According to the BBC, the Amhara militias that occupy the western region of Tigray are responsible for an ethnic cleansing operation against the Tigrinya population, with the intent to permanently occupy the region.
Local witnesses, moreover, would have declared to have witnessed a summary attempt to destroy all evidence of crimes committed on the spot, burning hundreds of bodies of civilians killed during the military operations conducted by the Fano militias and those of the regional state of Amhara.
The operation would have been necessary in fear of the possible entry into the region of an independent commission of inquiry led by the United Nations, under the supervision of former prosecutor of the International Criminal Court Fatou Bensouda.
The United Nations approved the funding of the investigation mission last March, although Russia and China voted against, while the Ethiopian government declared itself against the mission considering it an instrument of political pressure.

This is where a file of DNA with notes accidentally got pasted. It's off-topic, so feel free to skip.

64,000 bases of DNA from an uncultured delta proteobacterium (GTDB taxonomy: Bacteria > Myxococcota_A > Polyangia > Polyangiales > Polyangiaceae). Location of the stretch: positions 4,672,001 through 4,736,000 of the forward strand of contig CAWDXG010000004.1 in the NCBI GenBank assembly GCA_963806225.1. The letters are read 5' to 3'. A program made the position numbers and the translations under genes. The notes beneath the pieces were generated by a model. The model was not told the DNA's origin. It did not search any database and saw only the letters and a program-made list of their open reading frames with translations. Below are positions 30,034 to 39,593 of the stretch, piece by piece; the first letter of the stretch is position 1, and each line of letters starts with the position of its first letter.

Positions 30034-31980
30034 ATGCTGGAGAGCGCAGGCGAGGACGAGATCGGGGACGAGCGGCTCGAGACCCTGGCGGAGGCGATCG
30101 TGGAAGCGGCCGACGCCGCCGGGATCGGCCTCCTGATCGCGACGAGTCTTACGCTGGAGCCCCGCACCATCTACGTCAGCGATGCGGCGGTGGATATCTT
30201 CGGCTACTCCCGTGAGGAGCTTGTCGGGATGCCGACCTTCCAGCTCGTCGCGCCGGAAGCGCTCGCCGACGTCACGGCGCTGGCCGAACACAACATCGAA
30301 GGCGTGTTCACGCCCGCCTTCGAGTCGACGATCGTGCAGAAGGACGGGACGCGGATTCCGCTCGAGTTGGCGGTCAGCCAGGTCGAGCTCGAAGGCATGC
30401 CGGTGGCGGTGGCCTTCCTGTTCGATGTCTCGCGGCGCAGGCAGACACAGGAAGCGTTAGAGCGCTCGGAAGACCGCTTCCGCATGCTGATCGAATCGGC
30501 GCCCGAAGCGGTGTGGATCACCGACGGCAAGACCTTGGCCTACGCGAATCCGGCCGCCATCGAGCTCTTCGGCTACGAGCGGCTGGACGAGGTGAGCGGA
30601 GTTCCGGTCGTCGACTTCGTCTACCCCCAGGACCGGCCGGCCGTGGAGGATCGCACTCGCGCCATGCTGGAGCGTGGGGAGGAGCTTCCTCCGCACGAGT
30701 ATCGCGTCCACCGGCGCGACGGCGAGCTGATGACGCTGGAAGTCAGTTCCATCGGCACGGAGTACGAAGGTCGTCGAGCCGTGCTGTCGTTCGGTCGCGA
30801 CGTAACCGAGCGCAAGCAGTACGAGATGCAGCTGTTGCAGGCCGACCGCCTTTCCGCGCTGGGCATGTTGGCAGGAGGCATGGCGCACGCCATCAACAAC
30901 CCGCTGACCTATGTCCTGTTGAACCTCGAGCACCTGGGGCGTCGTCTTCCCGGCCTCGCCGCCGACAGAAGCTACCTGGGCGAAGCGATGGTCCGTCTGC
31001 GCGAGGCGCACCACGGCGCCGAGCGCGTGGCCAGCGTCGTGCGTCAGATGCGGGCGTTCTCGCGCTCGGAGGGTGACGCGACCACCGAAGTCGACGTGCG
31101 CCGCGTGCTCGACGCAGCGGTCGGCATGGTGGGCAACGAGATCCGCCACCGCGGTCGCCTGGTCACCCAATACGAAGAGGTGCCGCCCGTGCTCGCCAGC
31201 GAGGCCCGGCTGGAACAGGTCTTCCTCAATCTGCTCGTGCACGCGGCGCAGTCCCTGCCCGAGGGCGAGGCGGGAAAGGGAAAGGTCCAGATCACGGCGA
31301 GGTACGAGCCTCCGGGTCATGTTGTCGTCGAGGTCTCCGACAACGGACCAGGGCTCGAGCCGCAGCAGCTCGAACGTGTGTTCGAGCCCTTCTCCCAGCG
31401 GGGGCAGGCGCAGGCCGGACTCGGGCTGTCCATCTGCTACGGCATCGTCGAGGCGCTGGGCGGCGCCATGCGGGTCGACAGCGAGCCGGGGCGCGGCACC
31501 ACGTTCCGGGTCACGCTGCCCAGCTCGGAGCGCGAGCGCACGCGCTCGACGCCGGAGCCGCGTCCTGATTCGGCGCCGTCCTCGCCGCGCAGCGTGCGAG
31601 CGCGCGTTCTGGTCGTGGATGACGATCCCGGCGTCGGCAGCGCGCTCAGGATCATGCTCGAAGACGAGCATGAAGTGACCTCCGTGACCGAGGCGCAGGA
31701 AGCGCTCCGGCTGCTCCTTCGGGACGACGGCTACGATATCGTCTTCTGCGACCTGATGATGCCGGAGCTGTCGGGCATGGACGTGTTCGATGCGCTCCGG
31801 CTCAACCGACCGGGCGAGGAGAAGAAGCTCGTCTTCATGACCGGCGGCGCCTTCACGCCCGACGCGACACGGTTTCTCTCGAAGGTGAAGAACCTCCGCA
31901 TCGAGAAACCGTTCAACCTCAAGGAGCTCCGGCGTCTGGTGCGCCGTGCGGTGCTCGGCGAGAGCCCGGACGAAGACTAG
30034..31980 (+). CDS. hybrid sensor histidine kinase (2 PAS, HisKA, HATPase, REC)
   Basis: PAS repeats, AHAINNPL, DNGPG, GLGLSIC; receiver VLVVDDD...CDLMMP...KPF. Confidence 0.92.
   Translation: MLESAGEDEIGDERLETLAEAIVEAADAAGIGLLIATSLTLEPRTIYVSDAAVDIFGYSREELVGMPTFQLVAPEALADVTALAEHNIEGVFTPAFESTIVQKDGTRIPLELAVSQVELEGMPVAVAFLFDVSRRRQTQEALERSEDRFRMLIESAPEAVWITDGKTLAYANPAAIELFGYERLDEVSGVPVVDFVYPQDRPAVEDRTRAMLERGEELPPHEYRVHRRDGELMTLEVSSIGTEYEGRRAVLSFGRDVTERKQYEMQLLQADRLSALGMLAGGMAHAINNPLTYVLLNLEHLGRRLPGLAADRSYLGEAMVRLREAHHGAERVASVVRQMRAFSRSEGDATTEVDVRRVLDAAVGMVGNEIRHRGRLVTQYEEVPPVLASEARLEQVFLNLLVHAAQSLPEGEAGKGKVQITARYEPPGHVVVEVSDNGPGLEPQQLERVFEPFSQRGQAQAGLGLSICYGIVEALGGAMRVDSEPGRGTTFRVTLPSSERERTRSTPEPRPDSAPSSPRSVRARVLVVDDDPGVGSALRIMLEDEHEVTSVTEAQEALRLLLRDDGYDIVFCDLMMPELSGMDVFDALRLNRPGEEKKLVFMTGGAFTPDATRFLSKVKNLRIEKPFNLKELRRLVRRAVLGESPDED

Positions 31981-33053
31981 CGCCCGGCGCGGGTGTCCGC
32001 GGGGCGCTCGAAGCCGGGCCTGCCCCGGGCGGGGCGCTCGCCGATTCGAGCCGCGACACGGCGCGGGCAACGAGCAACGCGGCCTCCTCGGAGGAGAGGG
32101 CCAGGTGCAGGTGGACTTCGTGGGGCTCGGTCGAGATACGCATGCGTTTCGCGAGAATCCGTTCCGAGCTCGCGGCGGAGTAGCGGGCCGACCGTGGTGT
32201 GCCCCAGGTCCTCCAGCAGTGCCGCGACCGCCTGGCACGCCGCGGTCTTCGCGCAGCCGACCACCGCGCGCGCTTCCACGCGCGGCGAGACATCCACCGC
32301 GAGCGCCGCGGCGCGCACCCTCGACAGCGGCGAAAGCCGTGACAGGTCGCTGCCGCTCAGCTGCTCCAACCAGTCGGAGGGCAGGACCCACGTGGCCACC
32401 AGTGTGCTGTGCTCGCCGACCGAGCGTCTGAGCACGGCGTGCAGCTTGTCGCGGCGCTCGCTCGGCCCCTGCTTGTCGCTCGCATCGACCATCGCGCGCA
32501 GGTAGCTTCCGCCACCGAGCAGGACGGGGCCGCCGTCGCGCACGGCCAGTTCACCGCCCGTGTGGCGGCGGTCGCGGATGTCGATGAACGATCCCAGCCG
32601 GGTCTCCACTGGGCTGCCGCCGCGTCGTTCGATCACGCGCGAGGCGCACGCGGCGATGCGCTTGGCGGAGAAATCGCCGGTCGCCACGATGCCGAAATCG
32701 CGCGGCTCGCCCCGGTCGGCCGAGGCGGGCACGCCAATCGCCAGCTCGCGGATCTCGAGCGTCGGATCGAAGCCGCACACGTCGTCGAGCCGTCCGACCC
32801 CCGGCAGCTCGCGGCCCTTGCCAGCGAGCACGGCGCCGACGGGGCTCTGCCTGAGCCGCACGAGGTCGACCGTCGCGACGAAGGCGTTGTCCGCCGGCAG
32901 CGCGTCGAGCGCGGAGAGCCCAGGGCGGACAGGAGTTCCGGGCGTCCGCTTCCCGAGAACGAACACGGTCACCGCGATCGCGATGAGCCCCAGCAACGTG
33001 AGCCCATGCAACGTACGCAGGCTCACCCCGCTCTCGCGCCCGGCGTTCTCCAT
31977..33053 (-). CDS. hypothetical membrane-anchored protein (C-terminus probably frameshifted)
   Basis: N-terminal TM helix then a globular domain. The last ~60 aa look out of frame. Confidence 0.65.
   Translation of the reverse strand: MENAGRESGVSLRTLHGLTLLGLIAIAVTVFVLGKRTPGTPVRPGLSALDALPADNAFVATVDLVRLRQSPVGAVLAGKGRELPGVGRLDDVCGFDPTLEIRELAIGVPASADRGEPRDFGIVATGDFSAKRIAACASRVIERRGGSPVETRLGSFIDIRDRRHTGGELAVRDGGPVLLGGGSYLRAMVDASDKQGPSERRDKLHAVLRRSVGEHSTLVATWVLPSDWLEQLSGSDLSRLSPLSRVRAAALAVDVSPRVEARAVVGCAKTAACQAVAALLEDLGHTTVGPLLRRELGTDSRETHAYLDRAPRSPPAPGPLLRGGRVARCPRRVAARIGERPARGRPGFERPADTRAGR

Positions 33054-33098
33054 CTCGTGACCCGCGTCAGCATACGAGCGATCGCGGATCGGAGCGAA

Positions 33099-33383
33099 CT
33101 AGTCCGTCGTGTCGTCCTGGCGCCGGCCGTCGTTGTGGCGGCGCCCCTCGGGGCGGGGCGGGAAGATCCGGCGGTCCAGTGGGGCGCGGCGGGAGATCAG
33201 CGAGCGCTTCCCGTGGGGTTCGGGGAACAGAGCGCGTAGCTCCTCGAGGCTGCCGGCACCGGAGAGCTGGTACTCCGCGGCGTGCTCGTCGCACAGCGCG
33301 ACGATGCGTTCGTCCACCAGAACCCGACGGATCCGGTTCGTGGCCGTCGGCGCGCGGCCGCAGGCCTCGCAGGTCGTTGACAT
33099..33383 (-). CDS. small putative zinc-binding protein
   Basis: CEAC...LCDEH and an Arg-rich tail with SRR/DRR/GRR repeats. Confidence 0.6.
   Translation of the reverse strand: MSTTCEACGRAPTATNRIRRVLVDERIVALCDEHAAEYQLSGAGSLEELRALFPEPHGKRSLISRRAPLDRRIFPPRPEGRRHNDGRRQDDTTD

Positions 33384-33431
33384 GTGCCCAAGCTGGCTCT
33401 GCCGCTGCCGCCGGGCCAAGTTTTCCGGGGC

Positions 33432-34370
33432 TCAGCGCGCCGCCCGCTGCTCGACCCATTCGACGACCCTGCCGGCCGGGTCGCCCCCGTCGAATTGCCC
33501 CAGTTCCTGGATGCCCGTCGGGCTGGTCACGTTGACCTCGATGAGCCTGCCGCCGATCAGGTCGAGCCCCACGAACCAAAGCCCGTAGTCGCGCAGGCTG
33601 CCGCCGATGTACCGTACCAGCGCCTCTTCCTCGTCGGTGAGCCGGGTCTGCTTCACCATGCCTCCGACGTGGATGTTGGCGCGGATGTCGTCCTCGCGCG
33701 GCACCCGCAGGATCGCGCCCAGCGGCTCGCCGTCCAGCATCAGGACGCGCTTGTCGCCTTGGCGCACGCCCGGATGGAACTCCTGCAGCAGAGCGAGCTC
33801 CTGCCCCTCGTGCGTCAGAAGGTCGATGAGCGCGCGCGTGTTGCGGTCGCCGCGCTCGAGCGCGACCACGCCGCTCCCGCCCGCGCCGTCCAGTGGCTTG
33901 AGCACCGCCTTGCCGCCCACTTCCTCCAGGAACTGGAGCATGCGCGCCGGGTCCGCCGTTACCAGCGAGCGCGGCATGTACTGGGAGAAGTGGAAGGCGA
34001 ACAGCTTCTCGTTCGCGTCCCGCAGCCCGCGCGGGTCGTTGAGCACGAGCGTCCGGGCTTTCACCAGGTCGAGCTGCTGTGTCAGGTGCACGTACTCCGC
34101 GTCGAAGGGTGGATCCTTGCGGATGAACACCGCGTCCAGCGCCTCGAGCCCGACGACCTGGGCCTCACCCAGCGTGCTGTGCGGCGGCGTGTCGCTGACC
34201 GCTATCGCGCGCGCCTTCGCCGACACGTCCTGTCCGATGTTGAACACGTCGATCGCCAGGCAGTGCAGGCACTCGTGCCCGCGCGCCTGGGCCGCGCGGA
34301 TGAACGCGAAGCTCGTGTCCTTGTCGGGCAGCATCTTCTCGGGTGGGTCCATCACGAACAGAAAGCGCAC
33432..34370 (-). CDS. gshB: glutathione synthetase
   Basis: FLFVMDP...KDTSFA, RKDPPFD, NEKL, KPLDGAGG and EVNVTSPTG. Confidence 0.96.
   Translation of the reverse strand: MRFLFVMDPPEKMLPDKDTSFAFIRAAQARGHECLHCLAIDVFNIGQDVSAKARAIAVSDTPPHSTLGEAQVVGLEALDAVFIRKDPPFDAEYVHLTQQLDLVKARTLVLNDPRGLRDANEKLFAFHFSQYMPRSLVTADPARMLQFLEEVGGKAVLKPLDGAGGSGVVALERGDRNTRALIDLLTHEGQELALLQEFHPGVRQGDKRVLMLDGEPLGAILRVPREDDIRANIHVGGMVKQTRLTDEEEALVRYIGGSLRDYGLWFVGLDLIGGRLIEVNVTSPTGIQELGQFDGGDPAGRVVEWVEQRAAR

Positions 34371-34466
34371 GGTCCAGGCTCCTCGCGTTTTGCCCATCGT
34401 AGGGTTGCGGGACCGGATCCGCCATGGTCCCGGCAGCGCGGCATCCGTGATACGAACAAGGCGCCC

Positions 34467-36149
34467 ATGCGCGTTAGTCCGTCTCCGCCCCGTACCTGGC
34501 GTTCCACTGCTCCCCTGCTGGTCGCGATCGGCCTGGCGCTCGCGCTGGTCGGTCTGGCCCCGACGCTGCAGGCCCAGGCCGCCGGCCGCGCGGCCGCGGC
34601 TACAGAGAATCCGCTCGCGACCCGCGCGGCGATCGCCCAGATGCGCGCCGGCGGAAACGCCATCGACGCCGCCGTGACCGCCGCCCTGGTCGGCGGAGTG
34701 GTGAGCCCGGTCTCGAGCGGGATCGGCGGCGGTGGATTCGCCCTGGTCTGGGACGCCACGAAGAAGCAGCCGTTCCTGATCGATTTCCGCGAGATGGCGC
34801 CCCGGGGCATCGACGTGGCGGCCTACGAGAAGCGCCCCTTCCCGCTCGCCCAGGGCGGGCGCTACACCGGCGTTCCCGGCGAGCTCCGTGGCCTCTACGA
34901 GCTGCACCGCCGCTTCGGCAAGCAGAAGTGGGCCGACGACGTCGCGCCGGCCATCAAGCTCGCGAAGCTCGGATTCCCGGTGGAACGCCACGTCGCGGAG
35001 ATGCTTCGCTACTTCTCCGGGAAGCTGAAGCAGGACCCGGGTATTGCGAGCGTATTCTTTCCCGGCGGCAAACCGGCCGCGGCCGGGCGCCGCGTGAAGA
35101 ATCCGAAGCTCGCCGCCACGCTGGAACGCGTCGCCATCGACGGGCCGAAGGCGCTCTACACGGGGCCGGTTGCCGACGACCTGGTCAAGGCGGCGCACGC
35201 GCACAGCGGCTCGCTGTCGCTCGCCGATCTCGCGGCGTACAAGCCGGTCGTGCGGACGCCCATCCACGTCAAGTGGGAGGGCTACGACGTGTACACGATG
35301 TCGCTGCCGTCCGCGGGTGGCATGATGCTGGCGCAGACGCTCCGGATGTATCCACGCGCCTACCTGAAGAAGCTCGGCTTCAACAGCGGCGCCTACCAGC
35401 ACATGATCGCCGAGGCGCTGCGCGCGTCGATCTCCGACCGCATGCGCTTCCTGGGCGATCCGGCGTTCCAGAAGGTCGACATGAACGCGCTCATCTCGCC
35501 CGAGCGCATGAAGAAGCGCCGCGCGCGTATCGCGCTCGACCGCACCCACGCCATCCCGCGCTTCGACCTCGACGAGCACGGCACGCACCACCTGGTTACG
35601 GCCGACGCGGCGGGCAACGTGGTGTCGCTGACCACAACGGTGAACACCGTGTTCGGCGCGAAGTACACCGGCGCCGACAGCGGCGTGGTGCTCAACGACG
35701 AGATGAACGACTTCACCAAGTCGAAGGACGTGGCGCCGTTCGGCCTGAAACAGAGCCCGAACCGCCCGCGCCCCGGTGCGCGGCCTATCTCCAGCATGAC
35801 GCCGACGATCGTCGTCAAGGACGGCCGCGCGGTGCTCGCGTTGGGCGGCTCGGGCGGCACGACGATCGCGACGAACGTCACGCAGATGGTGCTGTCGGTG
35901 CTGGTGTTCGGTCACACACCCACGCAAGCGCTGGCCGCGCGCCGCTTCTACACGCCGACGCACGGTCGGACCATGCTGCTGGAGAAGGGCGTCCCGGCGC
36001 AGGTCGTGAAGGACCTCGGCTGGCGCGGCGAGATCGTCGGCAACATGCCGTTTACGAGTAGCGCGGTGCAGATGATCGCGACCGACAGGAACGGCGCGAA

The exhumation of the bodies from the mass graves and their destruction would have been hastily started as a consequence of the fear of a possible acceleration in the organization of the UN mission. The operations would have started on April 4, only three days after the approval of the funding of the mission, and would have interested mainly the area of the city of Humera and that of Adebay.
Testimonies collected by the BBC accused the Amhara militias of digging up hundreds of bodies from several mass graves, burning the remains and then transporting any evidence outside the area potentially affected by the inspection mission.
The Amhara authorities admitted to initiating a campaign to exhume bodies from mass graves, albeit with the intent of proceeding to identify them and accusing Tigray of being responsible for the killing of civilians. These searches would have been conducted with the help of the University of Gondar, which corroborated the version of the Amhara authorities.